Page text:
This, after there has been no response at all, after months of people asking polite questions??? I think its a bit late to be offering ‘best practices’ FFS!


So the moral of this story: if you are going to get ripped off by someone on Kickstarter, be aware that you are also going to get ripped off by Kickstarter as well. They will take their fee regardless of fraud.

But one has to wonder why?

- are they ‘tight’ for money?
Is the cashflow of the business so scarce that they simply can’t afford to spare the funds and ‘make good’ on fraudulent behaviour by people using their website? (Note I wasn’t asking them to refund the money Tom Baker took, I just wanted the Kickstarter fee refunded) Apparently not, this article mentions in 2012 they turned over $274 million, which if you calculate based on their fee of 5% (not counting the 3% payment processing fee) = US$13.7 million in 2012. Yet they still can’t bring themselves to refund the 5% fee of the stolen $30,000! Its US$1,500 of money they have no right to have. It seems such a small amount, especially when you consider the reputation damage instances such as this one create.

- is it because there is so much fraud they can’t afford to ‘make good’ on it?
One would hope not, but if thats the case then I doubt they should be considered a platform worth risking your funds with. To puruse this line of reasoning I asked google to search for ‘Kickstarter goes bad’ – there were 19,400,000 hits! Holy sh+t! Now some of them would be Kickstarter projects that didn’t make their target (although the first few pages of results that I checked were almost all Kickstarter scams/fraud) so I tried a search for ‘Kickstarter fraud’ – 723,000 hits!

Amongst those 723,000 hits was the answer to my question, in an investigation into Kickstarter and how it handles disputes, this article provides the answer:

‘Kickstarter advisor and board member Sunny Bates doesn’t deny the risks of pledging but argues the price of individual Kickstarter pledges is so low that even if fraud did rear its head it wouldn’t be worth the legal action from a backer.’

So I interpret this to mean: we don’t have to do the right thing, because your pledge won’t be big enough in value for you to come after us via legal action. Its a bit like saying: Ethics? We dont need ethics, unless they are legally enforceable.

And one of the comments on that article nails another aspect of their facade:

“it’s funny how they say they’re not a business. Your 5% cut says otherwise.”

As I quoted above they made US$13.7 million in fees in 2012, if they aren’t a business with a US$13.7 million turnover then what are they? And how come they are allowed to make & keep some of that money when it is made via fraudulent Kickstarter Projects?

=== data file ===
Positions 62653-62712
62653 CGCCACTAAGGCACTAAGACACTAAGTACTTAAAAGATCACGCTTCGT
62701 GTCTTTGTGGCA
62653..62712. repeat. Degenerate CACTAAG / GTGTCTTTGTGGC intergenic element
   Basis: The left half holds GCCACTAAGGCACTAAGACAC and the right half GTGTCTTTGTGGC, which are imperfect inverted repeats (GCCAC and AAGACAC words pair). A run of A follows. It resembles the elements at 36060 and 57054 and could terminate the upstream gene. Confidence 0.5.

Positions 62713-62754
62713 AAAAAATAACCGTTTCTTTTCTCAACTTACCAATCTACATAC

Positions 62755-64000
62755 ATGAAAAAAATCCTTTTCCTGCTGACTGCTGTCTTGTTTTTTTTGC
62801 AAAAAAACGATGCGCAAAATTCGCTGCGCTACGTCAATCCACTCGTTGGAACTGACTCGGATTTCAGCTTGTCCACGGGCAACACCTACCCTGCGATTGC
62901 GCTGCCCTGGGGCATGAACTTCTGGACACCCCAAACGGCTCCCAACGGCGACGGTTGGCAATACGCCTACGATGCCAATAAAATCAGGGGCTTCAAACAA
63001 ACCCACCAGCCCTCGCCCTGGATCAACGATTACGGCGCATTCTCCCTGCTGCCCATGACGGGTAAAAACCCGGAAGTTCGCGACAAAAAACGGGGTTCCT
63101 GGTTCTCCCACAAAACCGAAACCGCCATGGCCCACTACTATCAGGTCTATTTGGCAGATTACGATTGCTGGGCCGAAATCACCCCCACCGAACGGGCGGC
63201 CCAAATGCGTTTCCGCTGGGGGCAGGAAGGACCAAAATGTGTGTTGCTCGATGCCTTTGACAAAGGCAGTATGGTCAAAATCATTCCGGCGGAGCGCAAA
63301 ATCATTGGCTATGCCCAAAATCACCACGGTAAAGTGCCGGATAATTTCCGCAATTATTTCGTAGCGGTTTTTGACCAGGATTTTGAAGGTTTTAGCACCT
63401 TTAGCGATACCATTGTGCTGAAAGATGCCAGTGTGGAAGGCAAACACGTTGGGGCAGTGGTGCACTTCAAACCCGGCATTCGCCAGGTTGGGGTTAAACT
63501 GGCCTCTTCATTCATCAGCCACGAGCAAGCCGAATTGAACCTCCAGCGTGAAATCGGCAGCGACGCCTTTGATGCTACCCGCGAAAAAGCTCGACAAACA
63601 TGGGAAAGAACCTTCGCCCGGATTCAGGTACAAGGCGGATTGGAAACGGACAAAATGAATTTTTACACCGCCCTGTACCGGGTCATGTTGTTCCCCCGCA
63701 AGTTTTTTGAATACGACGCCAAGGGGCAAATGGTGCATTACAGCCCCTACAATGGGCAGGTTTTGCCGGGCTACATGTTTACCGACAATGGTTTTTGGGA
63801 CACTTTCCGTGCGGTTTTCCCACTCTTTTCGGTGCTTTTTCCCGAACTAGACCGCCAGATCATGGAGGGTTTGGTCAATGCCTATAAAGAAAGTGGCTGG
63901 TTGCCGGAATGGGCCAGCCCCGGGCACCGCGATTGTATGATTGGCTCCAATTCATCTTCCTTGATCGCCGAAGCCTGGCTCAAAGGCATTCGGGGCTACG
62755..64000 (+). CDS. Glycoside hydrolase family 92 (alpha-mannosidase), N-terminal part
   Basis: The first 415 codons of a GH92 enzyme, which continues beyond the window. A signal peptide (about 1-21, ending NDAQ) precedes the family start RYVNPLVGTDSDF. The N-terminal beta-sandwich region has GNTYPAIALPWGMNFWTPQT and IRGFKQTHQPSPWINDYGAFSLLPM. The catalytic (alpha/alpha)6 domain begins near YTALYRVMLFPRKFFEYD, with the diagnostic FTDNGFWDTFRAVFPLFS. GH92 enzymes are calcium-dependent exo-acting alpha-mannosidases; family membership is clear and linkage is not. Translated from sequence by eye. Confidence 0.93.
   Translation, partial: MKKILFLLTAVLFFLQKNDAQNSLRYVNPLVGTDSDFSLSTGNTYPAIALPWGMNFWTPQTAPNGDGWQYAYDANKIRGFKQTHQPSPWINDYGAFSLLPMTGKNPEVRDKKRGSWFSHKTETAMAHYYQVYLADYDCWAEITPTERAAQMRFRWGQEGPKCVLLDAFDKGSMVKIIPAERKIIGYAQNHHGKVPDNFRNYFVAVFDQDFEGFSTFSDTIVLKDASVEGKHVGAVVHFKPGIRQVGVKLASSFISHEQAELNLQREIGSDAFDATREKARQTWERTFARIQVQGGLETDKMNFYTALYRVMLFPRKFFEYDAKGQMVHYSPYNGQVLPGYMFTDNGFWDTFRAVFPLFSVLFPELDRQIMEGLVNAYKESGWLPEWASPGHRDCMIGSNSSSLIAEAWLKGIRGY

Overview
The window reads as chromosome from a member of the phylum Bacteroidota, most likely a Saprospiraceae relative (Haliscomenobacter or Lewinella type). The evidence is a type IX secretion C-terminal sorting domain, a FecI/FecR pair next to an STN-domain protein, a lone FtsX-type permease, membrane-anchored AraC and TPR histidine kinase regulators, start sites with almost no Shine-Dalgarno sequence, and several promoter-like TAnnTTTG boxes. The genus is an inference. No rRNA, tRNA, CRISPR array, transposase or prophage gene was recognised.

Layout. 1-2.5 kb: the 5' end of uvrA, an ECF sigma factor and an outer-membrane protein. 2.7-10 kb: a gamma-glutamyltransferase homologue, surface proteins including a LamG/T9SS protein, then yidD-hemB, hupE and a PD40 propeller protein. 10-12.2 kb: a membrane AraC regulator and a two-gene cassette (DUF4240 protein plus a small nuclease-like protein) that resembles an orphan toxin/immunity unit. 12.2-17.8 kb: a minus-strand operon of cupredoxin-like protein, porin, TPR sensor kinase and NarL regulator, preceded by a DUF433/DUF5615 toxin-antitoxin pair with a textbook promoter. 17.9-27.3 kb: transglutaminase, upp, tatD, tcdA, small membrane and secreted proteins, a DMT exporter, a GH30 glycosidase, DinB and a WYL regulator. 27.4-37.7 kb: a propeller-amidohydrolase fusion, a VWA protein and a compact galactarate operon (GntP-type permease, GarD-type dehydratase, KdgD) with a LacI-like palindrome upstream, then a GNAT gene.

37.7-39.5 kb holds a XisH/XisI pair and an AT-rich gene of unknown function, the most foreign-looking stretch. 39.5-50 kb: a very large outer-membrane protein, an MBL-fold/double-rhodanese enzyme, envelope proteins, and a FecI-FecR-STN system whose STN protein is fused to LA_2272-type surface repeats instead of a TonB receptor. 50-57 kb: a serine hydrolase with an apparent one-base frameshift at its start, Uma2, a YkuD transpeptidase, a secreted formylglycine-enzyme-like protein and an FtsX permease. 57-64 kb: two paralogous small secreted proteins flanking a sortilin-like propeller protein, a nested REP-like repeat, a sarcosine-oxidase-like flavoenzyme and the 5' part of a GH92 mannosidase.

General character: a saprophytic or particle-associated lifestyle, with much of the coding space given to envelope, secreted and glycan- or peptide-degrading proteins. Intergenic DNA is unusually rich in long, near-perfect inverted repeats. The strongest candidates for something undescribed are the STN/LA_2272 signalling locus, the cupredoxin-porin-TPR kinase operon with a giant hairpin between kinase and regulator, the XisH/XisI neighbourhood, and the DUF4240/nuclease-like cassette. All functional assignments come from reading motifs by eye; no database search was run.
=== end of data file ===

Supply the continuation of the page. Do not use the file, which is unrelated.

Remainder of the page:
For me losing US$375 totally sucks but who knows, maybe the guy was a crack addict? Or was run over by a bus & killed or something. But surely if the latter was true, it would have been discovered by now. But what bugs me even more is the 5% fee Kickstarter took, it is a matter of principal and responsibility. But it appears Kickstarter are a bit sketchy on the principals part, and responsibility? Well, they are effectively complicit with the fraudster, thank you very much, call again!

So I guess thats it for me, I won’t be using Kickstarter ever again. And I strongly advise you to fully investigate the background of the individual people behind any Kickstarter project you might consider putting your funds into. And if you can’t find out much of their history online, do not back them.

Know this: if you get ripped off, there is nothing you can do, and Kickstarter will be of little help (but they will still profit from you)



Music Friday 06

> in the realm of grand gestures & tired rock/edm theatrics, James Blake is so incredibly great for his sublime restraint… set aside an hour or so & check out his entire set on vimeo from glastonbury 2014 (gumboots optional)


> dubby folk? folky dub? Greg Haines gently dubs out Peter Broderick

buy Greg Gives Peter Space here


> ever tried time travel? well, you know… pretend time travel? for example, someone posted this link/photo to FB – I was too young to go to that gig & wasn’t a huge Bowie fan (altho my brother was & I certainly heard the evolution of Bowies music between albums) but intrigued by the setlist, my next stop was google & while there wasn’t a bootleg recording available of that actual concert, there was one of the same concert in Quebec (the mirror link worked) so if you have any interest in his music, connect that photo with that bootleg recording (a bit of EQ helped me enjoy it) & bobs your uncle! (& for some trivia: Dave Lebolt plays keyboards on that tour, the same Dave LeBolt who was GM at Digidesign for six years – mention of his exit in 2009 here)


If you’d like a nostalgia overdose, check out Music Vault on youtube – a massive archive of live videos, a few I’ve tagged to watch later:
Lou Reed 1986
James Brown 1986
Bob Marley 1979